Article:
“We’d barely done anything.”
A pair of young newlyweds decided to skip the hassle of starting – let alone building – their careers, and instead moved more or less directly from university into a retirement home.
That was the conceit of a confessional penned by Lucy Huber for HuffPost on Wednesday. The writer recounted how her new husband, Matt, struggled to find work after finishing his doctorate in chemical biology. Meanwhile, she was working an entry-level job in a “small Midwestern town,” she said.
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The couple considered relocating to a city, where they would ostensibly have hustled to make ends meet while working their respective ways up the capitalist ladder. However, Huber dismissed this option as “nearly impossible” given their lack of savings.
“There was only one choice,” she determined. “We packed up our apartment and cats and drove 17 hours to the Dataw Island retirement community.”
Huber and hubby, both 29, moved into her elderly parents’ guest bedroom on the South Carolina campus, where she was proud to report, they had their very own bathroom.
The couple took to retired life, Huber said, watching “Wheel of Fortune,” going on long walks, crabbing, hosting her parents’ cocktail parties, and frequenting the gym. She said she enjoyed being “for the first time, “the youngest, hottest girl there.”
But after several months, and the coming and going of Huber’s 30th birthday, the charm wore thin and the septuagenarians started to talk.
“Word had gotten around,” Huber said. “We were the Hubers’ unemployed kids.”
The couple started to argue, Huber recounted. She suggested they pick a city and go into debt, but Matt wanted more time to find a gig.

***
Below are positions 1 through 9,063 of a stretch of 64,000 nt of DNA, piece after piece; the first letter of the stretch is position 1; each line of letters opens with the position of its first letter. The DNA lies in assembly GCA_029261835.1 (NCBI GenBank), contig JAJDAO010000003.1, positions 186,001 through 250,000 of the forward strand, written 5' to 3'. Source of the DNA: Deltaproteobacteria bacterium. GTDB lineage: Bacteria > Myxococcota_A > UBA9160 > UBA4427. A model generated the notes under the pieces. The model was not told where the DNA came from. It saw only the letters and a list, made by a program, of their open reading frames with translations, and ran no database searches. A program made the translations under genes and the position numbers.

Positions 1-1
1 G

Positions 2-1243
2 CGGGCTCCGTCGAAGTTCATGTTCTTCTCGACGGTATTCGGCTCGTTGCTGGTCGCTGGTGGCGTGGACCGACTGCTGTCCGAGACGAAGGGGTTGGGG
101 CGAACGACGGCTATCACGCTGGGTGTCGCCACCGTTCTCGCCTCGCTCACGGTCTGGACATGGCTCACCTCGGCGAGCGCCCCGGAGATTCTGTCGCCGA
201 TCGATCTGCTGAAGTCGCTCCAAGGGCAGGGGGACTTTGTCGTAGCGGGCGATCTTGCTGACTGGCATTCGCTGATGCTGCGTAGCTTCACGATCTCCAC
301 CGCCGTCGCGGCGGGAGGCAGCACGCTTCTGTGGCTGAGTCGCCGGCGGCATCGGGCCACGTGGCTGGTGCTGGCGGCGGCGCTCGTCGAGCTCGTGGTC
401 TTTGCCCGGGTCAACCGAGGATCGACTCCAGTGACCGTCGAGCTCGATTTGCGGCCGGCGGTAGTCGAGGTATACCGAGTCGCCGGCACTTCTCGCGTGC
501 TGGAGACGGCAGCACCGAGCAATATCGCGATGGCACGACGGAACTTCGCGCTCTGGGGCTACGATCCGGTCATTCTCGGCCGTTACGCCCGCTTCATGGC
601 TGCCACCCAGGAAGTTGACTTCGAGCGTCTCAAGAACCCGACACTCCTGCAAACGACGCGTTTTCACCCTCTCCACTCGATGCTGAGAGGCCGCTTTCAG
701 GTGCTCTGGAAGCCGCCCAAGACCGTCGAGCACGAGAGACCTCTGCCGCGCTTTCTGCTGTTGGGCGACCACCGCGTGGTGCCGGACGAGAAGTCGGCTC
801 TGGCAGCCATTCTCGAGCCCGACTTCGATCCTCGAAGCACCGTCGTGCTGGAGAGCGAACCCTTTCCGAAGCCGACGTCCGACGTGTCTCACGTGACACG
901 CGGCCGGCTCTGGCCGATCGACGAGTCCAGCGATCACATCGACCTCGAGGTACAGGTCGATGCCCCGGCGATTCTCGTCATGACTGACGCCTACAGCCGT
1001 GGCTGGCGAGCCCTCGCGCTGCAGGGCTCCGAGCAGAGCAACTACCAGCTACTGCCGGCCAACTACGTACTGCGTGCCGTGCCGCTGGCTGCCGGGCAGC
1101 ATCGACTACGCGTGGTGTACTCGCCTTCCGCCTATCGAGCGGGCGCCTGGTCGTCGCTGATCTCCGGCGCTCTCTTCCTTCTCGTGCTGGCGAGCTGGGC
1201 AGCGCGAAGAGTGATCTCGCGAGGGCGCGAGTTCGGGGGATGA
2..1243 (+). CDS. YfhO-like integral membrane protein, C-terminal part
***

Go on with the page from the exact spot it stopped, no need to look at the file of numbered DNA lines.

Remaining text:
Finally, they agreed on an adult path forward: a trip to Disney World.
At the theme park, surrounded by “giant cartoon characters,” Huber recalled confronting some hard truths.
“We said we were moving there because it was our only option, but that wasn’t entirely true. We could have gotten temporary jobs somewhere, figured it out,” she admitted. “Maybe it is obvious to everyone else, but retirement communities are for people who are, well, retired. They’ve done all the hard parts of life. We’d barely done anything.”
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The story has a happy ending: Matt was offered a job in Boston, and post-epiphany, Huber found the strength to accept living in the second-rate city of Boston, despite it having cold weather and unfamiliar people.
“It wasn’t the city I’d hoped for at first,” she said, bravely. “I thought maybe we should just keep waiting until something better came up. But it was time to take a risk. He said yes.”
As Huber seems at least partially aware, her essay can be read as an archetypal tale of millennial entitlement: Unable to find sufficiently fulfilling work, over-educated twenty-somethings opt for retirement sponsored by Baby Boomer parents.
That stereotype has a basis in fact. Whether for economic of cultural reasons, millennials really are staying in school and living with and relying on their parents longer than previous generations did. They are sympathetic to socialism, and what work they deign to do, they expect to be meaningful – perhaps because they’re less likely to be religious.